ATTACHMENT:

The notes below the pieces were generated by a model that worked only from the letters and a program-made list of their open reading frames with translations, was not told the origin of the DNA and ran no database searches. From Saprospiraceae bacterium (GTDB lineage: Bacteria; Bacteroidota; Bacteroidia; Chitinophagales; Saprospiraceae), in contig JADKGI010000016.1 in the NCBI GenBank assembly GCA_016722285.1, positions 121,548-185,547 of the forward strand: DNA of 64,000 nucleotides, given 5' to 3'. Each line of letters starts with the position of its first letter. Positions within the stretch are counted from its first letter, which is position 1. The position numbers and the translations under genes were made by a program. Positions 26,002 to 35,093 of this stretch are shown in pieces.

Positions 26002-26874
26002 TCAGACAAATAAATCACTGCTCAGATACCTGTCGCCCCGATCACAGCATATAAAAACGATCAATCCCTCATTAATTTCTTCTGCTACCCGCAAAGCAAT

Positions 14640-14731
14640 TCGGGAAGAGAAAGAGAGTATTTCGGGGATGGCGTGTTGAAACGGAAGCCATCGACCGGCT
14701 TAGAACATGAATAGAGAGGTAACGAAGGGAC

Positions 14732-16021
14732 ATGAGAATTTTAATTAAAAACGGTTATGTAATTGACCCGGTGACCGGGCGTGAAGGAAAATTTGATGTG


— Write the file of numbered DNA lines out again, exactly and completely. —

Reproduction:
The notes below the pieces were generated by a model that worked only from the letters and a program-made list of their open reading frames with translations, was not told the origin of the DNA and ran no database searches. From Saprospiraceae bacterium (GTDB lineage: Bacteria; Bacteroidota; Bacteroidia; Chitinophagales; Saprospiraceae), in contig JADKGI010000016.1 in the NCBI GenBank assembly GCA_016722285.1, positions 121,548-185,547 of the forward strand: DNA of 64,000 nucleotides, given 5' to 3'. Each line of letters starts with the position of its first letter. Positions within the stretch are counted from its first letter, which is position 1. The position numbers and the translations under genes were made by a program. Positions 26,002 to 35,093 of this stretch are shown in pieces.

Positions 26002-26874
26002 TCAGACAAATAAATCACTGCTCAGATACCTGTCGCCCCGATCACAGCATATAAAAACGATCAATCCCTCATTAATTTCTTCTGCTACCCGCAAAGCAAT

Positions 14640-14731
14640 TCGGGAAGAGAAAGAGAGTATTTCGGGGATGGCGTGTTGAAACGGAAGCCATCGACCGGCT
14701 TAGAACATGAATAGAGAGGTAACGAAGGGAC

Positions 14732-16021
14732 ATGAGAATTTTAATTAAAAACGGTTATGTAATTGACCCGGTGACCGGGCGTGAAGGAAAATTTGATGTG